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Journal of Sex Research

Mario Liong, Grand H-L Cheng
Scholars are divided as to whether sexting-an unprecedented sexual activity using digital media-is objectifying or sexually liberating. One notion is that sexting involves the representation of an individual's sexuality in the presence of others and thus reinforces objectification. Another perspective contends that the self-portrayal of the body in sexting facilitates the exploration of sexual subjectivity and is, therefore, sexually liberating. By testing a model of sexting, objectified body consciousness (body surveillance, body shame, and body control beliefs), and comfort with nudity (indicator of sexual liberation) on 361 college students in Hong Kong, the current study revealed that, across genders, sexters demonstrated higher levels of body surveillance, body shame, and comfort with nudity than nonsexters...
March 9, 2018: Journal of Sex Research
Petula Sik Ying Ho, Stevi Jackson, Siyang Cao, Chi Kwok
This article examines the changing contours of Chinese sexuality studies by locating recent research in historical context. Our aim is to use the literature we review to construct a picture of the sexual landscape in China and the sociocultural and political conditions that have shaped it, enabling readers unfamiliar with China to understand its sexual culture and practices. In particular, we focus on the consequences of recent changes under the Xi regime for individuals' sexual lives and for research into sexuality...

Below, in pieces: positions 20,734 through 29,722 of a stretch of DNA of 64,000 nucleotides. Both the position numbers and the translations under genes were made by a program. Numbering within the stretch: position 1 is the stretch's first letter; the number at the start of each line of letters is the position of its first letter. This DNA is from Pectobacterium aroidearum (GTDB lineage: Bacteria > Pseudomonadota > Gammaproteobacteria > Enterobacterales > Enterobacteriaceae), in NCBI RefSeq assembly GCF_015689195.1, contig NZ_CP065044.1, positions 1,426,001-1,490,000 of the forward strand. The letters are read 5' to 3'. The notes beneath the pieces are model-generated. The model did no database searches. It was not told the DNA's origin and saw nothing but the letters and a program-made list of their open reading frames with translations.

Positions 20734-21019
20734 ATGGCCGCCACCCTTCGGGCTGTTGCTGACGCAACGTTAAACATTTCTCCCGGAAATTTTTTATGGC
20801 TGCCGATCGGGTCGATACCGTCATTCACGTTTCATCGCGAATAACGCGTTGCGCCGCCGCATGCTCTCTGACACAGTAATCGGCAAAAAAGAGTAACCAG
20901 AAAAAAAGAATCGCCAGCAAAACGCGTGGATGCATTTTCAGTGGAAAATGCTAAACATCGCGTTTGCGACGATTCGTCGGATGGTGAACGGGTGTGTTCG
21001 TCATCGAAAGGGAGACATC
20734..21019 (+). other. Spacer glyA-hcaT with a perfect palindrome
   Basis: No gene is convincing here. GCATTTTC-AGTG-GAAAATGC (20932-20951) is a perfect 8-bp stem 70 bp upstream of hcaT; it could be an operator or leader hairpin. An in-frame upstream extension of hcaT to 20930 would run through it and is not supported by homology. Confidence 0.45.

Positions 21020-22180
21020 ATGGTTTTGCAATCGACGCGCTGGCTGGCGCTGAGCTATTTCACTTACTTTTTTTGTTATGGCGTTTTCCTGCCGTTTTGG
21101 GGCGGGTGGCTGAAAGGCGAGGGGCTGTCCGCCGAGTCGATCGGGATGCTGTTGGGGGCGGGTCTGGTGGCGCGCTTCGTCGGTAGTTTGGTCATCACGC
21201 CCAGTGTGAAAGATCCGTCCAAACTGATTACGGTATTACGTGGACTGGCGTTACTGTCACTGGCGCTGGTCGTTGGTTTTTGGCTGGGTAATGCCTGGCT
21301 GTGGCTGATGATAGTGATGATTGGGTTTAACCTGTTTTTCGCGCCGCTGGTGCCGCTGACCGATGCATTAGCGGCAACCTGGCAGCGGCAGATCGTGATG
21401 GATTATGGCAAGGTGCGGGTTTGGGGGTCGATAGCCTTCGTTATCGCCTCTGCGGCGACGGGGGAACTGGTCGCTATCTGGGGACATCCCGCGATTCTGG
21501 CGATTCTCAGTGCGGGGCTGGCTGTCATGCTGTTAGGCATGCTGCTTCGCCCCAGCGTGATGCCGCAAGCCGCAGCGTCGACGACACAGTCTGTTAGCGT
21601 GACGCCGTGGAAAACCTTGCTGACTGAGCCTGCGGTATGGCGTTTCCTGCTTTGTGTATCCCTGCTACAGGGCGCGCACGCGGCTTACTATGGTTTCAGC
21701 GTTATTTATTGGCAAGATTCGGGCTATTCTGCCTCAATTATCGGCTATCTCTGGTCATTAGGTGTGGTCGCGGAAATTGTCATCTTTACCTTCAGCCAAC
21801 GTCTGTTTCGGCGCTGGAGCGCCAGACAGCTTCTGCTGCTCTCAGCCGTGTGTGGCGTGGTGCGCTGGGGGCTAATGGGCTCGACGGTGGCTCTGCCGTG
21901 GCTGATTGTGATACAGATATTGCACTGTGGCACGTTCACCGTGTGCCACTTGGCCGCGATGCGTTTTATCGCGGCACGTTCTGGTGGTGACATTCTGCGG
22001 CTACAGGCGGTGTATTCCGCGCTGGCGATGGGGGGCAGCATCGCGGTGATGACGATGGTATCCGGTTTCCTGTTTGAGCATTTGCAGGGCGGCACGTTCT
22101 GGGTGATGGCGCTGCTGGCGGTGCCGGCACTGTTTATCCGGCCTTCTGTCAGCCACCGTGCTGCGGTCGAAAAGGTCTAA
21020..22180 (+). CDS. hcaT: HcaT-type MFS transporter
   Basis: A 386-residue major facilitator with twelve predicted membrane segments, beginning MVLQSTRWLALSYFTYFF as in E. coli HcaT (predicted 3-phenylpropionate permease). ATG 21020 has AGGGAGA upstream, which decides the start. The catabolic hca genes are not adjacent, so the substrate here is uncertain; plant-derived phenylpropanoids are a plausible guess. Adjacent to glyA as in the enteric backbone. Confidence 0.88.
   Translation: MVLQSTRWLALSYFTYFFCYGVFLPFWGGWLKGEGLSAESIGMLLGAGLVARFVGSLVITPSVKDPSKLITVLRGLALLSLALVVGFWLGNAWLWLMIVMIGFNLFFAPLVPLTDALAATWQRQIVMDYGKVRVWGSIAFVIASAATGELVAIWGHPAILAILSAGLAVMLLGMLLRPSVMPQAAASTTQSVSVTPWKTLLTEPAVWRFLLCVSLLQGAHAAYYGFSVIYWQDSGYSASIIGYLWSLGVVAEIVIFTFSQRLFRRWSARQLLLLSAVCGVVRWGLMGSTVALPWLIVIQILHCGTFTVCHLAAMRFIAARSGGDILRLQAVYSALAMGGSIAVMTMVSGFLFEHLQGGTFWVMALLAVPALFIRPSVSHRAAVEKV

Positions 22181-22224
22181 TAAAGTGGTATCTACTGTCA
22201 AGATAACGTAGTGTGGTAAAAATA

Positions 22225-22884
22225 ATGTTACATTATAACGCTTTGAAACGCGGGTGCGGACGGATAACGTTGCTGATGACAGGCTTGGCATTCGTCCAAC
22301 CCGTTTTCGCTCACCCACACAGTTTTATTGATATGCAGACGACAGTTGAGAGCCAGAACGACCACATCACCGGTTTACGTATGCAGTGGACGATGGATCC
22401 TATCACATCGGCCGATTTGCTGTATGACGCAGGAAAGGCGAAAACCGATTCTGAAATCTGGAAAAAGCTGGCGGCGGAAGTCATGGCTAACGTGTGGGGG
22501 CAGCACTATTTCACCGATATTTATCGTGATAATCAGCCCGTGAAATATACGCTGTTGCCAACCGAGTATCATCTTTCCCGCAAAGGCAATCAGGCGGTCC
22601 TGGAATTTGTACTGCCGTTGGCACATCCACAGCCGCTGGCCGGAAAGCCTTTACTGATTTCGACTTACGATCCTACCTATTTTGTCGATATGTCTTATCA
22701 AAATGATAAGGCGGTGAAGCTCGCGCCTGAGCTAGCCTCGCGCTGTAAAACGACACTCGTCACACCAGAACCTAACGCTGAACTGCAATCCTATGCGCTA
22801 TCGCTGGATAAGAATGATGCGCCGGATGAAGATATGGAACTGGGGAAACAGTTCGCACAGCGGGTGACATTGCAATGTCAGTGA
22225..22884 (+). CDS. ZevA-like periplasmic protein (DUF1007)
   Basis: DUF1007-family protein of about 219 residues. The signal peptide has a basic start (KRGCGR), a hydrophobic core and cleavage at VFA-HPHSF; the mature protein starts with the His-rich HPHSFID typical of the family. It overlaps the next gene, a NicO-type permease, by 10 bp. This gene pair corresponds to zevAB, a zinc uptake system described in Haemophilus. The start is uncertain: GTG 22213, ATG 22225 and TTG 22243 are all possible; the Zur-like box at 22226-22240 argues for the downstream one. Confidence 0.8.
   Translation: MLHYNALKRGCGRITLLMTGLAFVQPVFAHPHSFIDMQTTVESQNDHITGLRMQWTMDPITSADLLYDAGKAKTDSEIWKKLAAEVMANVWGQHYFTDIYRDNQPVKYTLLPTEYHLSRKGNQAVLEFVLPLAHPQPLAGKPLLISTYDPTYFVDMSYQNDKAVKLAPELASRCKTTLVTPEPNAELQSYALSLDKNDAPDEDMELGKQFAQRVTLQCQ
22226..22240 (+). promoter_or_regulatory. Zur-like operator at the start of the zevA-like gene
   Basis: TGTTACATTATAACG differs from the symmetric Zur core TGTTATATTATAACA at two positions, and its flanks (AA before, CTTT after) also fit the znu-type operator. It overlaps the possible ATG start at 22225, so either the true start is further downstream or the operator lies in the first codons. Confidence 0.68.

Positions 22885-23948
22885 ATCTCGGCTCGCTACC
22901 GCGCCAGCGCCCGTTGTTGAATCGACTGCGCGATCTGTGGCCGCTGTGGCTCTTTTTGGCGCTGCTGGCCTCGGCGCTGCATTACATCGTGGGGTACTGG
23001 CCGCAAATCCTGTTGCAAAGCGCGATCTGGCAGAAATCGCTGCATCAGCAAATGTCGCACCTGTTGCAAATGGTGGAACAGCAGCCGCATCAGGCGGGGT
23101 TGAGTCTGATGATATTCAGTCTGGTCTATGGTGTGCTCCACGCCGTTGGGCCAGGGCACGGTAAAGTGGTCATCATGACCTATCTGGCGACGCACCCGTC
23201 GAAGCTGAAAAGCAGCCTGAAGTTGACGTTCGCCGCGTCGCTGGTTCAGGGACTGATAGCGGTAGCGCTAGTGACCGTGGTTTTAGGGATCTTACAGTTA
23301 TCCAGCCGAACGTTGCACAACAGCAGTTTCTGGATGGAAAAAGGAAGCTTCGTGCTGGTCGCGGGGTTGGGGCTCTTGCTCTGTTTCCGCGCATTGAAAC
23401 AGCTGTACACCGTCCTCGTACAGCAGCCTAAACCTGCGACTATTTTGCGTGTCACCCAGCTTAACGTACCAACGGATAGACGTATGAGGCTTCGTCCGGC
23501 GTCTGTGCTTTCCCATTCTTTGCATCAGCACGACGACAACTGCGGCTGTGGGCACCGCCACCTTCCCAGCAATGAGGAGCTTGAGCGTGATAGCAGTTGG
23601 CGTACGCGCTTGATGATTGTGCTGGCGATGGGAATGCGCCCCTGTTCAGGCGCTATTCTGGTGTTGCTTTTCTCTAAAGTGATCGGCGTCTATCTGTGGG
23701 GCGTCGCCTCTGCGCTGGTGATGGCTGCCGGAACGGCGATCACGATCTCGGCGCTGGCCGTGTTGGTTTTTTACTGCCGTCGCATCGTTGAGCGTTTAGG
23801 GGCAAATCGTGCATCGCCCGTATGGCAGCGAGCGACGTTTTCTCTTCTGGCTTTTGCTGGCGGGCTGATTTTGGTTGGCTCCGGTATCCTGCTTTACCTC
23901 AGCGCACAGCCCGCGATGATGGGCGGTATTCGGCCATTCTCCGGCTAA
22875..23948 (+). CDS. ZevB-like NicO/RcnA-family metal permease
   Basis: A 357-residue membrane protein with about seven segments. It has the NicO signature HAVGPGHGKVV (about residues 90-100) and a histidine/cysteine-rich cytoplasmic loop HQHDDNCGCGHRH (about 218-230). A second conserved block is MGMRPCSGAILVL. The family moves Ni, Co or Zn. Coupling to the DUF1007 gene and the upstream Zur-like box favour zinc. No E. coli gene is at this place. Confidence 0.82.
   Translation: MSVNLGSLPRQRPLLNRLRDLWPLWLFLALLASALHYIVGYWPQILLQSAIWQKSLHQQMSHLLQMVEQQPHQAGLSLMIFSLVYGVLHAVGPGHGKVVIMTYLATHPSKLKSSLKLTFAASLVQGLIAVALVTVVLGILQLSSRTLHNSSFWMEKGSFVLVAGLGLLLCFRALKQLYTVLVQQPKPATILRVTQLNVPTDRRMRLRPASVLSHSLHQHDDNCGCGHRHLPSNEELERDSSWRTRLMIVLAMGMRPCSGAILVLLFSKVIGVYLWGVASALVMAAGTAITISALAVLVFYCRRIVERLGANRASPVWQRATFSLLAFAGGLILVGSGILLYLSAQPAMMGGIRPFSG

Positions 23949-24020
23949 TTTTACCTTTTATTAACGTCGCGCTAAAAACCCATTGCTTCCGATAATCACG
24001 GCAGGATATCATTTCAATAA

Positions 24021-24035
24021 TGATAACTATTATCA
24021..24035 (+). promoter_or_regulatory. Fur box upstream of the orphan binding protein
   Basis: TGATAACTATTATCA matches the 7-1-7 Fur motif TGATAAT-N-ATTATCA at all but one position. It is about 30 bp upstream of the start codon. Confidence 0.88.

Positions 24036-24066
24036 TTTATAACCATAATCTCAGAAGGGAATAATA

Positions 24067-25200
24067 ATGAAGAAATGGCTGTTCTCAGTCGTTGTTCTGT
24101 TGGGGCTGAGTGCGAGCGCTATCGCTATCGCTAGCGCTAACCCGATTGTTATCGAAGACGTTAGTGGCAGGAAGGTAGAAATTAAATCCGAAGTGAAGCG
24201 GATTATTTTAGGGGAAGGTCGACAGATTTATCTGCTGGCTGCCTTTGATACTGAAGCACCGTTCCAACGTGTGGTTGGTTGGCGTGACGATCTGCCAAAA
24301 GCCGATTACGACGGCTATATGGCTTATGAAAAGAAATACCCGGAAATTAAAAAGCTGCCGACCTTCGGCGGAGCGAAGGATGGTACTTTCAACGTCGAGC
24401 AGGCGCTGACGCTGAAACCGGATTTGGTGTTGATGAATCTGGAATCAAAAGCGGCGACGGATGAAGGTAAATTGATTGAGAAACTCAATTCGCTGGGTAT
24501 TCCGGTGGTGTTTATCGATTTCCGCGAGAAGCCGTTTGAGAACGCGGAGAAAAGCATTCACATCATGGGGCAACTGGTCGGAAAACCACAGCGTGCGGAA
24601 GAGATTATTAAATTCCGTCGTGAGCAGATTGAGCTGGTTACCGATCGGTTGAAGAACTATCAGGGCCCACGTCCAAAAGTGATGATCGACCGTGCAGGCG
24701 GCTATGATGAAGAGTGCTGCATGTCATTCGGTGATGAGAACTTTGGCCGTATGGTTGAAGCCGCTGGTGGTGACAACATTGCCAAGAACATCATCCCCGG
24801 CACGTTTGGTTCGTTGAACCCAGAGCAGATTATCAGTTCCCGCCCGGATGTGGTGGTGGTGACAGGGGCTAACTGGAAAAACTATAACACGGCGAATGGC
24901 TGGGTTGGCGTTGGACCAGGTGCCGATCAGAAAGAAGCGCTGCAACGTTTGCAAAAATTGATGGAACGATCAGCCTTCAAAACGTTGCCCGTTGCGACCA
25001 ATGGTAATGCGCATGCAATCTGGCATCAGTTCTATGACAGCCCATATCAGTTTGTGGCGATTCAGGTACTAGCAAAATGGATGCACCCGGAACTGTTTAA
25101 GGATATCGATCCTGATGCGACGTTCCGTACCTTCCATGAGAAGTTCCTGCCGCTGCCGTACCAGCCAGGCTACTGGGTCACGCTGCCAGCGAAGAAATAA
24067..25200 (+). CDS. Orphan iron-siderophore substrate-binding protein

March 9, 2018: Journal of Sex Research
Kristen P Mark, Julie A Lasslo
The most universally experienced sexual response is sexual desire. Though research on this topic has increased in recent years, low and high desire are still problematized in clinical settings and the broader culture. However, despite knowledge that sexual desire ebbs and flows both within and between individuals, and that problems with sexual desire are strongly linked to problems with relationships, there is a critical gap in understanding the factors that contribute to maintaining sexual desire in the context of relationships...
March 9, 2018: Journal of Sex Research
Carolina Alcala-Alezones, Theo G M Sandfort, Stephanie Serafino, Vasu Reddy
The label "men who have sex with men" (MSM) is used to categorize a diverse population exclusively on the basis of its sexual behavior. Understanding the diversity that this label comprises is critical for the development of health interventions that effectively reach the various populations subsumed under this label. In this cross-sectional study of South African MSM (N = 480) recruited through respondent-driven sampling (RDS), we explored differences between men who had sex with both men and women (MSMW) and men who had sex with men exclusively (MSME)...
March 5, 2018: Journal of Sex Research
Alon Zivony, Tamar Saguy